A further problem is the degree to which other policy initiatives may frustrate its ambitions. For example, the emphasis on border management and immigration controls may stimulate demand for traffickers and others who profit from unlawful and irregular migration. If migrants lack safe and legal routes to seek asylum or move for the purposes of securing livelihood enabling work, then they may in turn become indebted to recruiters and traffickers. This situation, which has been repeatedly outlined by migration experts and human rights authorities, has however failed to shift the jury. Instead, the picture presented is of criminal responsibility by third parties – the pervasive role of traffickers in the illicit efforts to bring migrants into selected destination states.
States have much to answer for. As British Academy award holder and Bristol University sociologist Julia O’Connell Davidson argues in Open Democracy, states set the parameters for abuse. In a blazing critique, following CNN’s report of the Libyan slave market in December 2017, O’Connell Davidson details how European cooperation with previous and current Libyan governments over the Mediterranean border encouraged the expansion of the detention industry, where transit migrants are repeatedly tortured and drawn into slavery type situations.
Others are responsible too. While much criticism has been laid at the door of business, that is only part of the problem. True supply chains are more complicated and more anonymous than in previous eras and accountability and transparency approaches, including those like the 2015 UK Modern Slavery Act, have failed to curb extreme exploitation. However, as the International Organisations for Migration suggests, there are multiple parties that enable modern slavery to take place. In its Migrant Vulnerability to Human Trafficking and Exploitation Framework, the IOM recognises the role of individuals, families, communities as well as states. In addition to family relations that may move children into situations of dangerous unpaid labour, exploitative relationships exist across the private sector and at multiple levels. For example, the recruitment of domestic workers by firms might facilitate abuse by individuals within the host household. Equally, small, medium and large enterprises that engage construction workers and agricultural workers have also been found culpable for the recruitment and mistreatment of contract workers. There are also instance of forced labour imposed by state authorities, such as North Korea.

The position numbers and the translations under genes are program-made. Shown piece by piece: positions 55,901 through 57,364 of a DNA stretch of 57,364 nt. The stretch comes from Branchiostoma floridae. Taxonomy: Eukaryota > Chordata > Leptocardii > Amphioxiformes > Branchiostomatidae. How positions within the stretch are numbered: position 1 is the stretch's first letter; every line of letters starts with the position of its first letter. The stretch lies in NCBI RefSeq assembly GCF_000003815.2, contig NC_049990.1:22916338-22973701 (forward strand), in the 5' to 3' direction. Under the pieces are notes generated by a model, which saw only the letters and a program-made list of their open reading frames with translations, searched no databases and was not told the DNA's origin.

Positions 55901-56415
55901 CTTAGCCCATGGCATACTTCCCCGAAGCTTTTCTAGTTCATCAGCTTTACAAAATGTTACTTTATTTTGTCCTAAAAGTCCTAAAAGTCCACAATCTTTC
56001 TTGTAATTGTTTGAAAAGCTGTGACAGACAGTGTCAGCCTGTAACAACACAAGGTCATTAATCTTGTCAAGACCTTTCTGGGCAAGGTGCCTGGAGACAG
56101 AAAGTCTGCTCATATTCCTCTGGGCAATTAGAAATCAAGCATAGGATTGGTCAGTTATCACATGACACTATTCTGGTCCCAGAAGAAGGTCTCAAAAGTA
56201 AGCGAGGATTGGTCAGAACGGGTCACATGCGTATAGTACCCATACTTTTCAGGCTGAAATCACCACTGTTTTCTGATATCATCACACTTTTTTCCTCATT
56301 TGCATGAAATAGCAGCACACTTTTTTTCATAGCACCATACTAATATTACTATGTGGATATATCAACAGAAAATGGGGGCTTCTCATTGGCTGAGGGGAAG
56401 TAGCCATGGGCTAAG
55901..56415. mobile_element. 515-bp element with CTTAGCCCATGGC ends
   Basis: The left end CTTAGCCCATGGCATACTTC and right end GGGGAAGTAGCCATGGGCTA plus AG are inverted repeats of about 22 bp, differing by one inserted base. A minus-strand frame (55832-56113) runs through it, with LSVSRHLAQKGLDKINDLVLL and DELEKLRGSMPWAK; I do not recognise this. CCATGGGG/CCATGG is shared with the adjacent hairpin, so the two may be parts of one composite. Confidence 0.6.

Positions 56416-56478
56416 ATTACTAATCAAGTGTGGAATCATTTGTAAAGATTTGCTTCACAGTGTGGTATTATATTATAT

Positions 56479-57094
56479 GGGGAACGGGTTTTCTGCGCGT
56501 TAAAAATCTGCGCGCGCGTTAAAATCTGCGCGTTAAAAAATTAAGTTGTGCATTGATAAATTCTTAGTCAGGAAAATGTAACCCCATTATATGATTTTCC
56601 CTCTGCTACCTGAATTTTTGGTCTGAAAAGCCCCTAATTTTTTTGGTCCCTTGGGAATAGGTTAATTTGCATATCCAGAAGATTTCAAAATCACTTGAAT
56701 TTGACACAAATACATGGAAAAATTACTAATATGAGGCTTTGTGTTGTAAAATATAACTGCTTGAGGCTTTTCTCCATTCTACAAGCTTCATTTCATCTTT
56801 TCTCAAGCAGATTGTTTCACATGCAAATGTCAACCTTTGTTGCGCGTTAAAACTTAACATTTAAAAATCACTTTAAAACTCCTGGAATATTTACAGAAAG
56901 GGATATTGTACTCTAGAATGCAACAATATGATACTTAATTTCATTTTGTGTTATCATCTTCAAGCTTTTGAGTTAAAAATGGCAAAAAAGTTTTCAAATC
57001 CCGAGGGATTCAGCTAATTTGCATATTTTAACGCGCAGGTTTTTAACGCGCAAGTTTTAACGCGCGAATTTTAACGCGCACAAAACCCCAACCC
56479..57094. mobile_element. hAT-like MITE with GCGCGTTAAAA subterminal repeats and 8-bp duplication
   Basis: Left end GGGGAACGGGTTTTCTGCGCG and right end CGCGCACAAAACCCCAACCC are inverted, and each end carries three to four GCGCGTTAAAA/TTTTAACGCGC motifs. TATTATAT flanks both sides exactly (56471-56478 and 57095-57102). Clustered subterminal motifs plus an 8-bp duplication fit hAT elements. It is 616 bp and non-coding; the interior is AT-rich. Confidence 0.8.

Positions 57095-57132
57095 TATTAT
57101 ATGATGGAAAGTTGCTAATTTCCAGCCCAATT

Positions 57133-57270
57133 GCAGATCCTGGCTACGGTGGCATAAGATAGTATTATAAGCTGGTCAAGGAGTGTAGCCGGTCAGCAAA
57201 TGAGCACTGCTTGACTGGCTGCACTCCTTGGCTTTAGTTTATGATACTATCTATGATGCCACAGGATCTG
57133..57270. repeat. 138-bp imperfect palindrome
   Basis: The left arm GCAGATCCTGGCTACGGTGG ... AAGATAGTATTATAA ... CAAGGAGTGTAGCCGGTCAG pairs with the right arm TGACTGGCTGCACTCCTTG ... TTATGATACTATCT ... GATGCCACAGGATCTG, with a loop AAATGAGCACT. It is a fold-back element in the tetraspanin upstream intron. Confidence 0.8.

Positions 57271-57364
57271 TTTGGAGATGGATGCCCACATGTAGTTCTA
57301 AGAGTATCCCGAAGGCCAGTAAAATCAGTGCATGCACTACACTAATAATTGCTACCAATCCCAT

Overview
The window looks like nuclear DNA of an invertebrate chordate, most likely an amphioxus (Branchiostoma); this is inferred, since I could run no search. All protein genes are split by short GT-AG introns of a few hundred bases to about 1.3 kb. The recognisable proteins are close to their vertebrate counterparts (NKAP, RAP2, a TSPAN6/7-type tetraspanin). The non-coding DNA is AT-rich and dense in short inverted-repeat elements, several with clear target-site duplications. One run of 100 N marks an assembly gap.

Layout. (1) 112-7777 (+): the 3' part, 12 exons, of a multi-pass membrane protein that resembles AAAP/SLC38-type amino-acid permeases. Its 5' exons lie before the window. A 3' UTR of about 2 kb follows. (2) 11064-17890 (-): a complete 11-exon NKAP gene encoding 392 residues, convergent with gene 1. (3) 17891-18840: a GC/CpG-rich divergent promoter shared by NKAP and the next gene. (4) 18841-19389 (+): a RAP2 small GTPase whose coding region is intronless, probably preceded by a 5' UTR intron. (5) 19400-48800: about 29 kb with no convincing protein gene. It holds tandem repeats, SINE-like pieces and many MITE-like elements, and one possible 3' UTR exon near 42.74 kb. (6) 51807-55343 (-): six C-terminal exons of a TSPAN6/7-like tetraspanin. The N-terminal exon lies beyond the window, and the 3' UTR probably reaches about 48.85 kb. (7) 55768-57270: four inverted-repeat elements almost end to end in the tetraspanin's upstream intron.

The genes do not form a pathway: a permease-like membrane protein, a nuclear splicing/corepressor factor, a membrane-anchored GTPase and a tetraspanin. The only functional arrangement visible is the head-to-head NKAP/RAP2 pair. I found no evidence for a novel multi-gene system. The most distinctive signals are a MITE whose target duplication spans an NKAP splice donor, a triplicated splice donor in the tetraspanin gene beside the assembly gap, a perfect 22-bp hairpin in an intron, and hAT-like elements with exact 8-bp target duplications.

Making abolition a reality
Over the past three decades, there has been growing recognition that modern slavery will only be tackled through a sustained and collective effort by states, businesses, labour organisations, community groups, and activists at all levels. There are some promising developments to report. Two years ago the ILO’s Protocol on Forced Labour entered into force. This is a legally binding treaty that requires governments to take new measures to tackle forced labour in all its forms and which emphasises protection, prevention and compensation. The protocol is being championed by a coalition led by the ILO, International Trade Union Confederation and the International Organization of Employers, side partners from NGO community. There are also some exciting initiatives in worker-driven social responsibility that have proven effective in stamping out exploitation and abuse in the agricultural sector; most notably the Fair Food Program of the Coalition of Immokalee Workers.
Both abolitionists and their critics have highlighted the horrors of human exploitation. Yet to truly abolish modern slavery, we must take into account how it is sustained, and the many stakeholders and layers that currently facilitate abuse. This includes addressing the prevalence of debt and the interlinked role of the state, business, communities, families, and individuals, in the perpetuation of a complex set of power-based relationships that strike at the heart of human dignity.
Professor Brad Blitz is the academic lead of the British Academy’s programme on Tackling Slavery, Human Trafficking and Child Labour in Modern Business. This programme supports eight policy-oriented research projects aimed at filling existing evidence gaps in what works in addressing modern slavery and informing the development of more effective interventions by policy makers and the business community in the UK and overseas.